Joliet Catholic’s Chris Tschida is Player of the Year

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With a runner on second base and nobody out for Wheaton St. Francis in the top of the fourth inning of a scoreless Class 3A state championship game at Silver Cross Field, a left-handed hitter lofted a popup down the left-field line.

Joliet Catholic senior shortstop Chris Tschida, who had been shading toward the middle, made like the excellent receiver he was in football, using his speed and excellent hands to complete a highlight-reel catch.

Hilltoppers coach Jared Voss, whose team went on to win 5-0, said the play typified what Tschida brought every day in succeeding his former Joliet Catholic teammate, IIlinois left-handed pitcher Kevin Duchene, as the Player of the Year on the Herald-News All-Area Baseball Team.

“A lot like Kevin, Chris got better every year,” Voss said. “That’s a tribute to the amount of time he put in outside JCA practices, the amount of speed training. That play along the left-field line in the championship game, that wasn’t the result of showing up at our practices, it was the result of all the extra time he put in.”

Tschida hit .495 as a junior and .390 this season. After a 4-for-28 start, he finished on a 37-for-77 roll, a .481 mark. His 41 hits included 12 doubles, five triples and three homers.

He also drove in 32 runs, scored 44, walked 26 times, was hit by pitches eight times and stole 17 bases. He sported a .532 on-base percentage, .686 slugging percentage and 1.218 OPS, leading the state champion Hilltoppers in virtually every offensive category.

Tschida may begin his career at Western Illinois at first base but eventually could settle in at shortstop for the Leathernecks. He made only two errors this season, both on throws.

“Chris reminds you of a Troy Tulowitzki or Cal Ripken at shortstop,” Voss said. “He’s been the model of consistency there for two years, and he’s a smart player. He’s like Dave Cladis (shortstop on the 2009 state championship team) in that he takes charge of the entire infield.

“And I know this, he will swing the bat for Western IIllinois. He will be a nice luxury for them.”

Except for the slow start at the plate, it was quite a senior season.

“Honestly, I was putting too much pressure on myself early on,” Tschida said. “I was a Louisville Slugger Preseason All-American. But then I started 4-for-28 and I said, ‘What are you doing?’ ”

In the offseason, his summer travel team, the Chitown Cream, visited Sarasota (Fla.), Dallas and Phoenix. In Dallas and Phoenix, Tschida got the opportunity to sit down with former Texas Rangers and Cubs hitting coach Rudy Jaramillo.

“Don’t get me wrong, he taught me a lot,” Tschida said. “But he told me to pull the ball and that’s not me. In the back of my mind, I said I better get back to the old way, getting hits up the middle and to the right side. I can have power, but that’s not what I hit for.”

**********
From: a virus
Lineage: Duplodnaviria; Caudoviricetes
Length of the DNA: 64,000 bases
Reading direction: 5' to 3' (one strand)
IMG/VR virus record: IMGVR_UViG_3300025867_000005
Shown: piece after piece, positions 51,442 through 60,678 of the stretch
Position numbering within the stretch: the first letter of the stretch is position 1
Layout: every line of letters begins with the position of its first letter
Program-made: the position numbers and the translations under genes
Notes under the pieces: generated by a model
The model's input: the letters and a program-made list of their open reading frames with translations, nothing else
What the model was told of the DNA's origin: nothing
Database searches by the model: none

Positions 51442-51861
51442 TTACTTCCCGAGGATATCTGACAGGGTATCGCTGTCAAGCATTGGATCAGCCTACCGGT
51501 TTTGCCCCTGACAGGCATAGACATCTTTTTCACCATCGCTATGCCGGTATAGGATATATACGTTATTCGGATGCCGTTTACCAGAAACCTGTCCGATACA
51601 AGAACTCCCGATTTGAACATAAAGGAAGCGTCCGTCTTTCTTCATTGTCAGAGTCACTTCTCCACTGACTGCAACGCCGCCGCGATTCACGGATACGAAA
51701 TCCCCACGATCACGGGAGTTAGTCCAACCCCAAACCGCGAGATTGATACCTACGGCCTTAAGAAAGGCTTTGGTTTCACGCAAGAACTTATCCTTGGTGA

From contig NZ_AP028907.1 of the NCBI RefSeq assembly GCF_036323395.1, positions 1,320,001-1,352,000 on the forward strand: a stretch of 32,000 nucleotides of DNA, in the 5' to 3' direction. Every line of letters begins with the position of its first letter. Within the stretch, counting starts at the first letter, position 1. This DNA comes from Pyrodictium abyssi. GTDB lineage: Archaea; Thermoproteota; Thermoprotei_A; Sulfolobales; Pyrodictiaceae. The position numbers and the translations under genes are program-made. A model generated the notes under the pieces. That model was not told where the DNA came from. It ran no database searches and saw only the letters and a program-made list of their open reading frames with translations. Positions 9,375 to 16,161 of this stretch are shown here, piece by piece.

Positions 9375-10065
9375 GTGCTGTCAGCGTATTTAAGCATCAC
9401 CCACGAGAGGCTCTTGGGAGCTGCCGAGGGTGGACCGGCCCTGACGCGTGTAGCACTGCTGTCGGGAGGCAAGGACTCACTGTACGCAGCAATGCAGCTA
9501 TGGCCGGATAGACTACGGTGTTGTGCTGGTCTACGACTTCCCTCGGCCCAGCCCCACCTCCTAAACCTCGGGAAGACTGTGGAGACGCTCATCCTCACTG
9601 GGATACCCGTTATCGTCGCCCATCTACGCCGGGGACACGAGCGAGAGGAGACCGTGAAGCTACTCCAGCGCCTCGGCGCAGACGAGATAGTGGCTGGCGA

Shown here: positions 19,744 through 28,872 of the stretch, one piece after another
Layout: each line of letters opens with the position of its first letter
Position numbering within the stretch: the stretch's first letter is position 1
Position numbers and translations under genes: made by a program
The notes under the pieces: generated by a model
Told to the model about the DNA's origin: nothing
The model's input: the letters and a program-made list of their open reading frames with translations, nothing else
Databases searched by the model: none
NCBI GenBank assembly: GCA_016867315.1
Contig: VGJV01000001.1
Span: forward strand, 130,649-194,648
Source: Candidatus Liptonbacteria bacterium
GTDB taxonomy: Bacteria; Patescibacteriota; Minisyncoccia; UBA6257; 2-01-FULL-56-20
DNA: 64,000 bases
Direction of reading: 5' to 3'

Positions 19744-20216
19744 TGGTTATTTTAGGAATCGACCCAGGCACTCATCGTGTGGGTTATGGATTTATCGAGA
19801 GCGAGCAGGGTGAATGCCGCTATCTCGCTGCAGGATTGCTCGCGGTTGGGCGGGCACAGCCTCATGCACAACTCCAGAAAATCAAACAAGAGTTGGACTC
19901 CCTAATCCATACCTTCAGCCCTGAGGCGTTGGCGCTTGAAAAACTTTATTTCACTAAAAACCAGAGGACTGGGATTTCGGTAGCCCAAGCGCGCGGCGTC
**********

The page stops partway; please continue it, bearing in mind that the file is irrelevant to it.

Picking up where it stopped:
When Tschida was an eighth-grader at Troy Middle School, he thought he was headed to Minooka. But when he saw the “dog pile” celebration after Joliet Catholic won the 3A title in 2009, he said he knew where he wanted to go.

“When JCA wins, everyone there expects it,” he said. “There’s a real camaraderie about the place.”

Tschida played football all but his junior year. Last fall, the Hilltoppers dropped a 40-37 semifinal decision to Montini.

“Last fall was a heartbreaker,” he said. “But there was no way I was leaving here without a ring.

“I am glad I went back to football, though. You develop a lot of friendships in sports, but they’re different in football than they are in baseball.”

Last spring, when Joliet Catholic lost to Lincoln-Way West 3-0 in the sectional semifinals, that might have set the tone for this year’s championship run.

“Everyone, like PBR (Prep Baseball Report), had us winning it this year, but we were No. 1 going into sectionals last year, too,” Tschida said.

“I think losing to Lincoln-Way West, which was a good team but was not supposed to be on our skill level, might have been the best thing for me. It prepared me mentally for this season.”

The state championship was the first for a class that was a threat to win one in multiple sports. It was a class that lost one of its special people when football defensive tackle Matt Mammosser passed away May 27, 2012.

“When we won the state championship, I pointed to the sky and said, ‘This one’s for you,’ ” Tschida said. “I’d scrape the No. 91 (Mammosser’s jersey number) in the dirt at the back of the infield. He was always on our mind.”

The Hilltoppers’ state title also kept the Tschida family legacy intact. His dad Mike pitched for Providence’s 1982 state championship team and his mom Tammy won a state basketball title at McFarland in Wisconsin and was Wisconsin’s Miss Basketball.

“Both my parents were state champs — I had to be,” Tschida said with a laugh.

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